It afflicted the ruling political elite with avoidable insomnia. The fuel subsidy crisis that ended yesterday was a disruption foretold but clearly avoidable. It was foretold because, either way, a removal of subsidy on petroleum prices was bound to dislodge honest private budgets and unsettle public peace.”

Corruption is nothing new in Nigeria, where many believe it was a legacy of British rule. When I visited Lagos back in 1986, I was told to be careful in the airport where “the once around rule” was observed: if you didn’t get your bag on the carousel, the first time it turned, it was fair game for anyone.

I was there reporting for ABC News on a visit by the Reverend Jesse Jackson. When we left, staffers of the protocol office of the Ministry of Foreign Affairs tried to shake down the whole entourage for money.

When we boarded our plane to leave, soldiers followed to remove passengers flying on phony tickets. These were minor instances compared with the machinations of ministers who wired their entire budgets to foreign banks over the weekend to capture the interest before the funds were sent back.

Nigeria is known internationally for its email scammers, but the costs of the more entrenched corruption is massive on the Nigerian people themselves.

Now, those people are mobilising with popular demands that could overthrow their government.

The Wall Street Journal quotes a financial manager: “Both the unions and the government have lost control of this process,” said Bismark Rewane, managing director of Financial Derivatives Co in Lagos. The protests, he added, are “becoming a referendum on Goodluck”.

The Journal offers this analysis: “The demonstrations present Mr Jonathan with one of his biggest challenges in his two years as president. He has staked his presidency on the removal of the fuel subsidy to free up funds for infrastructure investment.

“The move is intended as the first in a series of tough overhauls – including the privatisation of Nigeria’s threadbare electric grid. Aides say Nigeria lacks the funds to restore the subsidy, the principal demand of labour unions.

“Some analysts warn that even if Mr Jonathan were to restore part of the subsidy, the concession wouldn’t be enough to satisfy the thousands of protesters, who have turned city centres into cauldrons of antigovernment sentiment.”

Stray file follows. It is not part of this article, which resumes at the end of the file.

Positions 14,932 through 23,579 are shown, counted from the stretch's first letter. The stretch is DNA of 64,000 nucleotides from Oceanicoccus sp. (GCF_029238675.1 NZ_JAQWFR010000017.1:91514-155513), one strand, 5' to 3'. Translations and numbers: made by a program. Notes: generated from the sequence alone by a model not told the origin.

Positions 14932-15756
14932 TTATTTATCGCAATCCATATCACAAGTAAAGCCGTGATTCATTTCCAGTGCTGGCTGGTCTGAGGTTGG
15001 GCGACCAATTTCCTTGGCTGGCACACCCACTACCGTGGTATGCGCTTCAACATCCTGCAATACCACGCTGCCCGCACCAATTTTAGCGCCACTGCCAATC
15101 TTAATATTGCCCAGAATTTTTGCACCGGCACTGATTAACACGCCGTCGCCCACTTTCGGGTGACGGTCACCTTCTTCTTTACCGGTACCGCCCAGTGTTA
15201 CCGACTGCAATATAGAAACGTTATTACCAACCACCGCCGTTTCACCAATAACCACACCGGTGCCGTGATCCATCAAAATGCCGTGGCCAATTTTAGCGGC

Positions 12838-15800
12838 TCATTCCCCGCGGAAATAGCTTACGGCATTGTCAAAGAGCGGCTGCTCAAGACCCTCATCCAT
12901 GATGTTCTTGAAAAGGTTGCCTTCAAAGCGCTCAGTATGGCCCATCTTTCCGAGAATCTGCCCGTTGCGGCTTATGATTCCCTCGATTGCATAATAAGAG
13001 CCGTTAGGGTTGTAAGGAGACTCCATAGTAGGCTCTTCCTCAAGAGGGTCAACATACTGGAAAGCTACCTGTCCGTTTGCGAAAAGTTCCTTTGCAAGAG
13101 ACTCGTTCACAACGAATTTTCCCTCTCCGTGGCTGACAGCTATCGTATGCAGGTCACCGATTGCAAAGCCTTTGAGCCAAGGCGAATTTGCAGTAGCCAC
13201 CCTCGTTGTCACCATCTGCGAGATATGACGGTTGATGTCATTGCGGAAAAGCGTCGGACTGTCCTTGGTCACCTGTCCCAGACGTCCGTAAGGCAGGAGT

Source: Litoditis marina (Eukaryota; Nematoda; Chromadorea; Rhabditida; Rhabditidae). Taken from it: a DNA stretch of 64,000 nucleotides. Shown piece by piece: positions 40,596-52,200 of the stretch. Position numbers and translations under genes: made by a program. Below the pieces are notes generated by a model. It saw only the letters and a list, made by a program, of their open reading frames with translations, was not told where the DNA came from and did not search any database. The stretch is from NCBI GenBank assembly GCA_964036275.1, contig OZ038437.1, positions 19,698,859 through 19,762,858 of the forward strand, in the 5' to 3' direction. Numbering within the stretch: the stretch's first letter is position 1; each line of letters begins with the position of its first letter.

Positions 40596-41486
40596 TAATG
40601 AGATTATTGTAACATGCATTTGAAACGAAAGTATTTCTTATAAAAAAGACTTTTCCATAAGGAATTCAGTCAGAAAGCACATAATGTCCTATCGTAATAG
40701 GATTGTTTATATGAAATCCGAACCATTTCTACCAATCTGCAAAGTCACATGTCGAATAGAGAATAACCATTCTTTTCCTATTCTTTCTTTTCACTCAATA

When you see phrases such as “cauldrons of anti-government sentiment”, you know this is serious.

Local unions are defying orders from their national leaders, report local outlets on AllAfrica.com:

“Addressing a press conference in Kano yesterday over the strike suspension under the auspices of NLC/TUC/JAF Committee for the Kano Struggle, chairman of the state NLC chapter Comrade Isa Yunusa Danguguwa said the mandate given the NLC’s national leadership by the National Executive Committee of the congress was ‘grossly violated’.”

Meanwhile, the government is trying to placate protesters by sending anti-corruption police to seize documents from the Petroleum Ministry – with no arrests to date.

The next wave of protests is being supported by the popular Nigerian artists of “Nollywood”, with new anti-subsidy songs that have turned into anthems.

The Osun Defender gives a taste of what’s being said and done:

“Actor Desmond Elliot on his Tweeter [sic] page said: “Why does our president need six private jets? Why should our public officials keep their salaries when Obama slashed his? Why should we believe the government when it says the subsidy gain will be properly invested? Bad leadership and corruption must stop. A lot of other stars went beyond just talking, to actually appearing on the streets and speaking at the various rallies, we had notable faces such as; Banky W El Dee, Kate Henshaw, Omoni Oboli, Bimbo Akintola, Desmond Elliot, Ufoma Ejenobor and Ronke Oshodi-Oke appearing at some of the venues of the #Occupy Nigeria rallies.”

Social media outlets, including what they call “Tweeter”, are on the case. Whatever you call it, this movement is no longer just galvanising existing social activists. It is gaining traction with a larger public in a way that Occupy movements in the West only dream about.

It is likely to lead to deeper change or massive repression.

The Arab Spring is moving south, thanks to #OccupyNigeria. If nothing else, this movement dramatises the global nature of the new wave of Occupy protests.

News Dissector Danny Schechter blogs at NewsDissector.com. His new book is Occupy: Dissecting Occupy Wall Street, He reported on Africa for many years for the Africa Research Group and in other outlets. Comments to dissector@mediachannel.org

The views expressed in this article are the author’s own and do not necessarily reflect Al Jazeera’s editorial policy.